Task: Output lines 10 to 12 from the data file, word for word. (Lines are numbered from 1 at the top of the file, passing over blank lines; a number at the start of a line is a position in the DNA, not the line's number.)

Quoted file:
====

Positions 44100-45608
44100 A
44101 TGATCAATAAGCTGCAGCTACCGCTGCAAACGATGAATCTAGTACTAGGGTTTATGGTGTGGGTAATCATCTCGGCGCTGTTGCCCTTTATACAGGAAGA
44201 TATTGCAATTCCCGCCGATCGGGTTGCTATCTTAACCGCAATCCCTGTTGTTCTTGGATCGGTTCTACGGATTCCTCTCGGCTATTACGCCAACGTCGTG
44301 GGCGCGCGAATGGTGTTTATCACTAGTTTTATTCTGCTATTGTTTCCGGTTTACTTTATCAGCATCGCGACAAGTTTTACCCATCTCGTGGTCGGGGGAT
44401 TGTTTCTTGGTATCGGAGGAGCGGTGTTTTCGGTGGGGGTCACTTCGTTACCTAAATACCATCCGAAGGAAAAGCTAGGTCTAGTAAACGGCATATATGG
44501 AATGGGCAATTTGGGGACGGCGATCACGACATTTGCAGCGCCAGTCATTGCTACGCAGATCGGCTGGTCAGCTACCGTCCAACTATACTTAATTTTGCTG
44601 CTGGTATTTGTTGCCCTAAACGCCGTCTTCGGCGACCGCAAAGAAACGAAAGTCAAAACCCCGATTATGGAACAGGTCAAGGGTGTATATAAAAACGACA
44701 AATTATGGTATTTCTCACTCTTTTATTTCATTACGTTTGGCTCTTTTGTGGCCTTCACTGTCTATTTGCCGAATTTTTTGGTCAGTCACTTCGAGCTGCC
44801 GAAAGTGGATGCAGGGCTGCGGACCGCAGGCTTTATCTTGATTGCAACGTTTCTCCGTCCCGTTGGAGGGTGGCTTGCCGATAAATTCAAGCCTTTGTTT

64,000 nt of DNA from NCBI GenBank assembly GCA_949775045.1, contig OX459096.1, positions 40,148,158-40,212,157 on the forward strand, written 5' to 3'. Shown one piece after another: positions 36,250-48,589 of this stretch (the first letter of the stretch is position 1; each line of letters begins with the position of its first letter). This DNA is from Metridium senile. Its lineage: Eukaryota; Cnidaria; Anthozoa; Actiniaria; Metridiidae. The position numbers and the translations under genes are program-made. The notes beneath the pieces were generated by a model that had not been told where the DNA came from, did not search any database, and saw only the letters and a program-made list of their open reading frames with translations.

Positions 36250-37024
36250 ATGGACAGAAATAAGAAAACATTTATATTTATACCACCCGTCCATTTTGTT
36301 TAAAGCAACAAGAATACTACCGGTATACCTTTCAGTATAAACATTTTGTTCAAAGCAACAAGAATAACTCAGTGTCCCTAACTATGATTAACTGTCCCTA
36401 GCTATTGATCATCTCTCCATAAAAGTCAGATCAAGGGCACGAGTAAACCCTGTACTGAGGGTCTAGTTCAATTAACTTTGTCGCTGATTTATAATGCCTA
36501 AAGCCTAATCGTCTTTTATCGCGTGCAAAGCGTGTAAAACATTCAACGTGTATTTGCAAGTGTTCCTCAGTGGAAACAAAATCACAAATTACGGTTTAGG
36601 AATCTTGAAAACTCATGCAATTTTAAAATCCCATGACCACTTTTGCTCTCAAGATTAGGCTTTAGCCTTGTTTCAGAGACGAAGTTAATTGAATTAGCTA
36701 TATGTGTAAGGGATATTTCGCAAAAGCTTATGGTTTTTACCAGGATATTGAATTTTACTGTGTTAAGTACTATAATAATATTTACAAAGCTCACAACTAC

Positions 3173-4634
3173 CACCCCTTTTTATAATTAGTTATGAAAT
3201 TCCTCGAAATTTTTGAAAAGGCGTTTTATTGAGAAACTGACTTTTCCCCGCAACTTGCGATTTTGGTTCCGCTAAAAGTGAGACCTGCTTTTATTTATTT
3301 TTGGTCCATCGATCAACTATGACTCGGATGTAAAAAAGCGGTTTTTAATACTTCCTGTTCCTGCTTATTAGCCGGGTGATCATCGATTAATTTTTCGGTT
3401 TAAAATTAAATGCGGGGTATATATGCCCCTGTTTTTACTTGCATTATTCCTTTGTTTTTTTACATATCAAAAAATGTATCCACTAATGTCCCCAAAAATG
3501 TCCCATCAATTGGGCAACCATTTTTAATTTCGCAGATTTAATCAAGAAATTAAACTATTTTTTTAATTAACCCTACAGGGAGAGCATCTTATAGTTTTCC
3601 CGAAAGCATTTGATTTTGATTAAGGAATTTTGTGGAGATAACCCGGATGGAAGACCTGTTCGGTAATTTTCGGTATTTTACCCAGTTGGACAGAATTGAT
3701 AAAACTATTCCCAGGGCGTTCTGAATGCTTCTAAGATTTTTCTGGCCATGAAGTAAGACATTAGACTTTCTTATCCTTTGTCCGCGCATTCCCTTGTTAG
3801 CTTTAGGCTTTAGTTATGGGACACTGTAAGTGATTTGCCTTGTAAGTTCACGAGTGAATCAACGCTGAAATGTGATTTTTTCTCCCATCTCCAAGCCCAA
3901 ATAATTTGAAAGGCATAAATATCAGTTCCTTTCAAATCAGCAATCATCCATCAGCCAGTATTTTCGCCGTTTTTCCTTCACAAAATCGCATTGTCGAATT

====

44801 GAAAGTGGATGCAGGGCTGCGGACCGCAGGCTTTATCTTGATTGCAACGTTTCTCCGTCCCGTTGGAGGGTGGCTTGCCGATAAATTCAAGCCTTTGTTT

64,000 nt of DNA from NCBI GenBank assembly GCA_949775045.1, contig OX459096.1, positions 40,148,158-40,212,157 on the forward strand, written 5' to 3'. Shown one piece after another: positions 36,250-48,589 of this stretch (the first letter of the stretch is position 1; each line of letters begins with the position of its first letter). This DNA is from Metridium senile. Its lineage: Eukaryota; Cnidaria; Anthozoa; Actiniaria; Metridiidae. The position numbers and the translations under genes are program-made. The notes beneath the pieces were generated by a model that had not been told where the DNA came from, did not search any database, and saw only the letters and a program-made list of their open reading frames with translations.

Positions 36250-37024